Oculus connects 1635 to the present day and the distant future. A veteran of the Thirty Years’ War struggles with guilt and visions of a terrible future. He visits the Pantheon in Rome seeking answers, needing redemption. In the present day, breakthroughs are made with life extension therapy and space travel. All to service the ego of one man.

Told entirely from the perspectives of the characters, the story of Oculus connects the past, present and future, in an intricate mesh -- centred around the female-line descendants of a very special woman born in the seventeenth century.

Oculus should fundamentally be a gripping story, but it is also an exploration of many philosophical and scientific themes:

  • Ethics, grief, guilt, redemption : there is a twist on the "what if you could kill Hitler" scenario, which puts a character in an impossible situation
  • Prescience (what would it be like to have that ability?)
  • Genetics, matrilinearity, life extension therapy and its implications
  • Parenthood, childhood, the hope that despite everything you can leave the world a better place for your children
  • How can humanity can get past the fact that 49% of us have what Carl Sagan and others referred to as "testosterone poisoning"?
  • The nature of time and space
  • The idea that love in all its forms is central to conscious existence
  • The interconnectedness of all things
  • The dualisms in life (e.g. you are simultaneously of relative insignificance compared to the universe because it is so much bigger than you, but also the most important being in it because all you know of the universe is through your self)
  • The idea that all sentient life is sacred (without appeal to a deity, at least in the traditional sense)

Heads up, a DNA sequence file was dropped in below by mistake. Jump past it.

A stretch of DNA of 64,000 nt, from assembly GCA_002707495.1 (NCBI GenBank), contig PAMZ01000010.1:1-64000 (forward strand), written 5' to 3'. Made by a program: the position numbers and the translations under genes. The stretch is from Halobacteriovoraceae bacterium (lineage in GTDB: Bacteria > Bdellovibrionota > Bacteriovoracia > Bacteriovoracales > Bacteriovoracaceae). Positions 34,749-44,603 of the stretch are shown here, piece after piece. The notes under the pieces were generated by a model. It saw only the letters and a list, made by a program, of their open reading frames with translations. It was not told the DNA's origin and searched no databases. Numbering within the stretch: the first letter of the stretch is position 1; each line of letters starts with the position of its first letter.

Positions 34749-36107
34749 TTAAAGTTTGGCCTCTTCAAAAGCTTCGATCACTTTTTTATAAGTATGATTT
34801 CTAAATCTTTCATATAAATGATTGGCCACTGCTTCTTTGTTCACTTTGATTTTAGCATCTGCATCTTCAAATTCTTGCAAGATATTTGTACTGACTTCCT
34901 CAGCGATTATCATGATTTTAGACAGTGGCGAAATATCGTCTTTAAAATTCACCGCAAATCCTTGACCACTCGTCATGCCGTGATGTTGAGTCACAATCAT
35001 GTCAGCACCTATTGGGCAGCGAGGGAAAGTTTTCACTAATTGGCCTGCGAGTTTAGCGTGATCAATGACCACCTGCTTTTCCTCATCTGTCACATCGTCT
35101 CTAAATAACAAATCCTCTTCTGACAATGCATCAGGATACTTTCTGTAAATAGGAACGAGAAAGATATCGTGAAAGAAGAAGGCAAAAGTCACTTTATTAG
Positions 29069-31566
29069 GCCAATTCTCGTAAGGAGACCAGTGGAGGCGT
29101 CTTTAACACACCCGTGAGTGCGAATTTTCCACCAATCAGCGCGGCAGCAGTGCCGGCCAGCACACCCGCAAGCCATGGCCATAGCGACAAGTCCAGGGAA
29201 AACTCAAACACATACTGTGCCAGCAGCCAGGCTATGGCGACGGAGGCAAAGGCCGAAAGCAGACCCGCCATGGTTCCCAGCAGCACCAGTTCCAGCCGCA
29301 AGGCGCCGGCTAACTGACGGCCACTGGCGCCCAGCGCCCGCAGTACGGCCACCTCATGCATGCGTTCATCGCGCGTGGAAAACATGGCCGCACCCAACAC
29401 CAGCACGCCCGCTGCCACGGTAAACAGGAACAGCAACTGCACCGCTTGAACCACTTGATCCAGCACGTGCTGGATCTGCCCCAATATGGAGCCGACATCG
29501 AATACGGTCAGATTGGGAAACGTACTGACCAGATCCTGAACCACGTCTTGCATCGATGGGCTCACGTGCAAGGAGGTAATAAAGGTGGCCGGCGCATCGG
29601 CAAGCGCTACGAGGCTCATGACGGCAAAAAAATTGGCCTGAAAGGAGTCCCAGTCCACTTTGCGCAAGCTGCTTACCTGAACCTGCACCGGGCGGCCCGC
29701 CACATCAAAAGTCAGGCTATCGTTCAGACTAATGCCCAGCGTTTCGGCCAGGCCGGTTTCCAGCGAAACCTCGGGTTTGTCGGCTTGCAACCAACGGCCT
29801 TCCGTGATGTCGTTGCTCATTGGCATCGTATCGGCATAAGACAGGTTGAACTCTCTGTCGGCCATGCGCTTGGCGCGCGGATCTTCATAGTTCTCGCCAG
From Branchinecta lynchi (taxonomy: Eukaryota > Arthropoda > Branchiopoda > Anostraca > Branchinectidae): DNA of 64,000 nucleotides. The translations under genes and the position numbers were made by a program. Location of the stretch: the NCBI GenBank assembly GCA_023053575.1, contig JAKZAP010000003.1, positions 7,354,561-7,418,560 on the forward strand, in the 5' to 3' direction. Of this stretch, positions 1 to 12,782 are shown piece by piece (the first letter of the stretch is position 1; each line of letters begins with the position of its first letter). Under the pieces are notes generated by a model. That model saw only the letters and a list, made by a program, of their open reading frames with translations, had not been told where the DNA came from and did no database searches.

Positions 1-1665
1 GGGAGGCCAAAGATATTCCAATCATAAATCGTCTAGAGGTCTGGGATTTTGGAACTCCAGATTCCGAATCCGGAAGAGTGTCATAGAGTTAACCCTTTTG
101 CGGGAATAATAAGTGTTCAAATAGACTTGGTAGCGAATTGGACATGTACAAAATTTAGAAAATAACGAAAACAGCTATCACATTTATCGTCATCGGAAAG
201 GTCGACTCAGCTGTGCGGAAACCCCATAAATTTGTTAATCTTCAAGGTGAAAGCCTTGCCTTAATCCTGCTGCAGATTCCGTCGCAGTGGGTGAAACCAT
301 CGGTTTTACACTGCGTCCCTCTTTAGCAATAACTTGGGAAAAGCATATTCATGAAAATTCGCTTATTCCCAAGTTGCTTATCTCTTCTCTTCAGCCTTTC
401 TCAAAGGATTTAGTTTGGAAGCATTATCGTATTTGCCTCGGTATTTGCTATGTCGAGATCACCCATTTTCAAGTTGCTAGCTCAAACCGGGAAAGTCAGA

If I meet the pre-order target (750 copies for ebook, 1000 for print+ ebook) then I will donate all royalties from pre-orders to the two organisations I raised money for with a cycle ride last year - Amnesty International and Refuge. Video of the cycle ride. I cycled up Swain’s Lane, London, 75 times in one day, equivalent to a 5,850m climb & descent. So far that has raised £680.

The words are those of the main antagonist. He’s a nasty piece of work. The face: I don’t know if that’s really his face - but it is the face of a historical figure who has a lot in common with him.

This photo kind of represents one of my main characters and the effect another character had on her.

I visited a place that the two characters mentioned above also visit, and took this photo there.

A beautiful piece of wood, engraved by my great-grandfather Ralph Beedham - he also engraved the image I’ve used to illustrate Chapter One: Confession. My protagonists seem to instinctively live their lives following the above maxim.

Part of the Milky Way. The bright star towards the top left is Vega, in the constellation of Lyra. This is important because [spoilers deleted].